– Thomas
    Aug 23, 2022 at 0:36
  • "...but it is standard etiquette." Is it standard at this company, in your region, or in your industry? Are you only going to upset your management by leaving or is Joe correct that future employers are going to see that you're trying to leave within a year of your promotion as breaking a promise?
    – BSMP
    Aug 23, 2022 at 17:51

4 Answers 4


If there is no contractual obligation that will keep you there, or one that would impose a big penalty if you leave early; then you have to decide if you want to leave early.

Even if you decide that your goal is to leave after a year and a day there are things you can do now to prepare for the move.

  • Look at companies/positions to see what is out there.
  • See if you can learn a new skill to help you qualify for another position.
  • Prepare your resume/CV
  • Review your employment documents to understand your required notice period.
  • See if there are bonuses and the like that require you to still be an employee on a certain date. You don't want to give notice the day before you qualify for the bonus
  • See what happens at the end of your employment period: vacation, holidays, Insurance. Then make sure you don't lose any of your benefits because you misunderstood a deadline.

The job search will take time. Sure there are stories about people getting hired on day one. But in my experience there are still a couple of months between applying and accepting and starting, even when the notice period is only two weeks. So you can start to apply before the 12 months is up.

But if you are wanting to leave before the 12 months is up, and want to start looking now you still have time to be picky about the offers you will accept. Because your current job isn't in danger, you can be more selective.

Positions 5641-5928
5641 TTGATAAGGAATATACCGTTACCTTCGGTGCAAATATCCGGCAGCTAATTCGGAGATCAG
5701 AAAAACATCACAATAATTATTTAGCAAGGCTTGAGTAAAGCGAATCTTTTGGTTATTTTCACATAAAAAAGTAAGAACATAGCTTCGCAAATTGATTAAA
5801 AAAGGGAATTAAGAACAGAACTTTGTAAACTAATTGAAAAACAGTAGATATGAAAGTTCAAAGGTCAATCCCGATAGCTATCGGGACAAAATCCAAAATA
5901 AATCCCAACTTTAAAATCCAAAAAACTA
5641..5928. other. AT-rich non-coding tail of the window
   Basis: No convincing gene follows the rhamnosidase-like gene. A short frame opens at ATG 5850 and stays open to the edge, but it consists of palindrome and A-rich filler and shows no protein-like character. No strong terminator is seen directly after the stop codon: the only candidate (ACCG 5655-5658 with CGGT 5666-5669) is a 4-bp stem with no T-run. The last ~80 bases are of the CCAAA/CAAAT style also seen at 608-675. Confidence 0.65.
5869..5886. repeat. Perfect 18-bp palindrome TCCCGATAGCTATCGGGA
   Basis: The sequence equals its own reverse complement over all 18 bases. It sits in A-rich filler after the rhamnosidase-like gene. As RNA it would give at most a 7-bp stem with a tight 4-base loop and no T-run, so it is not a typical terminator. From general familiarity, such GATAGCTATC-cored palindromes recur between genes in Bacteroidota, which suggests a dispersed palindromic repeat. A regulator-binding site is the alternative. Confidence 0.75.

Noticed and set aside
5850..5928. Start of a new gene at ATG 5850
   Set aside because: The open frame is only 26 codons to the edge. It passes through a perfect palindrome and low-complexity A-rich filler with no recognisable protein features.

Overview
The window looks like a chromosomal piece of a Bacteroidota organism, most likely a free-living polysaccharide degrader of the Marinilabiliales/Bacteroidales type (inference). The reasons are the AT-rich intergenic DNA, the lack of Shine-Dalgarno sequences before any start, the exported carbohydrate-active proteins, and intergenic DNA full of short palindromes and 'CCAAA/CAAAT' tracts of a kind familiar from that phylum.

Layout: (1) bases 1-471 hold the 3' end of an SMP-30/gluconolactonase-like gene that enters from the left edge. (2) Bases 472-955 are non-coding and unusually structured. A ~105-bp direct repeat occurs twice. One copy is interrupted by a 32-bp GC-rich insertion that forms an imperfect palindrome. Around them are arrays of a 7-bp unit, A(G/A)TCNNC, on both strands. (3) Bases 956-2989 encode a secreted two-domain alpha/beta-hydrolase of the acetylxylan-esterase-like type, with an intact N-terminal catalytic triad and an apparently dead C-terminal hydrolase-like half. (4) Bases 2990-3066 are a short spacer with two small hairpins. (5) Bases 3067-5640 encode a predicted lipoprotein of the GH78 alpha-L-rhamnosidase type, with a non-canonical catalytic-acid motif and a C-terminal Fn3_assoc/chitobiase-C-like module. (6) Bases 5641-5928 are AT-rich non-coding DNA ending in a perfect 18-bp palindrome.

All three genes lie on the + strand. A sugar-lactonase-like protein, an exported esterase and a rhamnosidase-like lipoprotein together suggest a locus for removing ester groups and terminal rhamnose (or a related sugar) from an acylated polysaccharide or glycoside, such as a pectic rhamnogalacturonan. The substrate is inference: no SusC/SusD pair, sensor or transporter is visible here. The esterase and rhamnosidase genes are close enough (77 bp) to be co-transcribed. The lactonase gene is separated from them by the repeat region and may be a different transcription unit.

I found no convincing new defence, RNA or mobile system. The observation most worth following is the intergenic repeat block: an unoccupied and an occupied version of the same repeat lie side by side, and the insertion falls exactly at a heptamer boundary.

• 1
    Assuming their current job isn't in danger. It didn't really look like it would be, but with "changes in management", surprises might be possible. In particular, the lack of contractual obligations enforcing that one-year minimum goes both ways.
    – ilkkachu
    Aug 24, 2022 at 19:48

If management is failing you, by not properly doing their job (not being available), or even actively, maliciously doing it wrong (going against COVID restrictions), then you need to make a choice: do you actively tolerate and encourage that, or do you fire them.

Personally, I would not feel bound by any "workplace promise" if my or my families health or well-being is concerned. When I say "I will stay for X amount of time", I mean I will not seek out competitors for offers and I will not take offers from competitors, just because they pay more or have other work-related benefits.

Having a faster IT department is a work related benefit. Better pay, more vacation days, all work related benefits.

Not being able to care for a sick loved one? Being told to come to work sick? Having to assume that the colleages are being told to come to work sick, too, so you're in danger of being exposed to diseases?

Those are not work related. And I would not feel like I broke my word for a second, taking a job where I do not have to be afraid for my or my families health.